July 10, 2013
Minnesota U.S. District Court Finds Homeowners’ Complaint Fails Procedurally and Sanctions Counsel for Frivolous Claims
In Blaylock v. Wells Fargo Bank No. 12-693, 2012 WL 2529197, (D. Minn 2012) the court found six individual property mortgage assignments and foreclosures proper, dismissing the quiet title actions on both procedural and substantive grounds. The court also sanctioned the plaintiff’s attorney for his repeated frivolous claims.
On procedural grounds the court dismissed the claim under FRCP 12 finding that the complaint failed to state a “short and plain” statement upon which relief could be granted for each claim and each party.
The court held that independent of procedural grounds for dismissal, the Plaintiffs lacked substantive theories upon which quiet title relief could be granted. The court quickly discounted the claim that mortgages must be perfected claiming that the argument was based upon the same “faulty logic” as the plaintiff’s second “show me the note” claim that in order to foreclose a party must hold both the note and mortgage on a property. “This argument has been rejected by every federal and state court that has considered it under Minnesota law.” Minnesota and Eighth Circuit precedent clearly determined that a mortgagee may commence foreclosure even if the promissory note had been previously transferred to a third party. See Stein v. Chase Home Fin., LLC, 662 F.3d 976, 980 (8th Cir. 2011); Jackson v. Mortg. Elec. Reg Sys., Inc., 770 N.W. 2d 487 (Minn. 2009). These cases are blogged here and here.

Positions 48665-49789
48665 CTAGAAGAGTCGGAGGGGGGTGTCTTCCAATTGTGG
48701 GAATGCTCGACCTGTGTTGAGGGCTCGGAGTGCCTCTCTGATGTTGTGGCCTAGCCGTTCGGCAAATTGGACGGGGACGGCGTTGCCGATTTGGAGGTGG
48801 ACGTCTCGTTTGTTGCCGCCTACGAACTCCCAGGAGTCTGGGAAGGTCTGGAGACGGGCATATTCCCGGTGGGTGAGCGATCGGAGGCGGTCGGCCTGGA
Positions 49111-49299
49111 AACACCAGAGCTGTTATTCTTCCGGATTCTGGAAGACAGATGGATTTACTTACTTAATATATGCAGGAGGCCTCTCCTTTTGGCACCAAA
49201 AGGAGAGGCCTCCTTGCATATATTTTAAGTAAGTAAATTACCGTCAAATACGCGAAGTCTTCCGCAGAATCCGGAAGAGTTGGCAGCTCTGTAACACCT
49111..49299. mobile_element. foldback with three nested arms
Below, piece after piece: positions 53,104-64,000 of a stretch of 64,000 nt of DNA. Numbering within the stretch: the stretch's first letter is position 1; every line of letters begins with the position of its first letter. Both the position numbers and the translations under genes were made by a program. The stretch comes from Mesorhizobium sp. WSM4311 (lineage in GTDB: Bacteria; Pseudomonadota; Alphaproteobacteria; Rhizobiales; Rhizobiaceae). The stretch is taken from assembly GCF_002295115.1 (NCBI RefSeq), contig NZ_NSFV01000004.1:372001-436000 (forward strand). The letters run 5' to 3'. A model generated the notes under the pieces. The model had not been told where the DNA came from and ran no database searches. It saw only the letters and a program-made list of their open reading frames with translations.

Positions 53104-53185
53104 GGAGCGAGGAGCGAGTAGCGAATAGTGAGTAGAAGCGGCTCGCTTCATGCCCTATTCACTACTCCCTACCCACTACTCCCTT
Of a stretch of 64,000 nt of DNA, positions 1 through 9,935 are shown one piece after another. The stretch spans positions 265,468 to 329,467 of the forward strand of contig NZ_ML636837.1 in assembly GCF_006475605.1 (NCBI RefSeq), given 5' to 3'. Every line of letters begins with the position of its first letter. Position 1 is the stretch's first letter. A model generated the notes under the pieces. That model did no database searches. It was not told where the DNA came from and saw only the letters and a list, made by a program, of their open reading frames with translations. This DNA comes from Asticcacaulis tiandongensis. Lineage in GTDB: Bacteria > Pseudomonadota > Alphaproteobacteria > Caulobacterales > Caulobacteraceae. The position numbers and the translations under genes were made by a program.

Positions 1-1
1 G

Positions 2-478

The court also found the assignment of the mortgage proper since each of the mortgages expressly permitted assignment. Each assignment in this case granted legal title, the power of sale, and the right to foreclose to the mortgagee and its successors. The Minnesota MERS Statute §507.413 allows nominees to record an assignment to foreclose and district case law also supported a MERS assignment of a mortgage. See Kebasso v. BAC Home Loans Servicing, LP, 813 F. Supp. 2d 1104, 1109 (D. Minn. 2011).
The fact that some of the notes and mortgages for the plaintiffs were held in trust did not allow plaintiffs to challenge the transfer of the note. The court reaffirmed precedent noting that the plaintiffs had no standing to enforce a trust agreement because they were not party to the agreement between the banks. Furthermore, “securitization is standard practice, and Plaintiff’s loans specifically authorize securitization.”
Finally, the court dismissed the plaintiff’s slander of title claim for failure to establish all the elements of a prima facie claim and sanctioned Plaintiff’s counsel, William Butler, in the amount of $75,000 and awarded attorneys’ fees pursuant to FRCP 11 and 28 USC Sec. 1927 because of counsel’s repeated attempts to litigate frivolous slander and “show me the note” claims. Butler used the same theory and motioned for slander claims in multiple prior cases as well as some pending cases.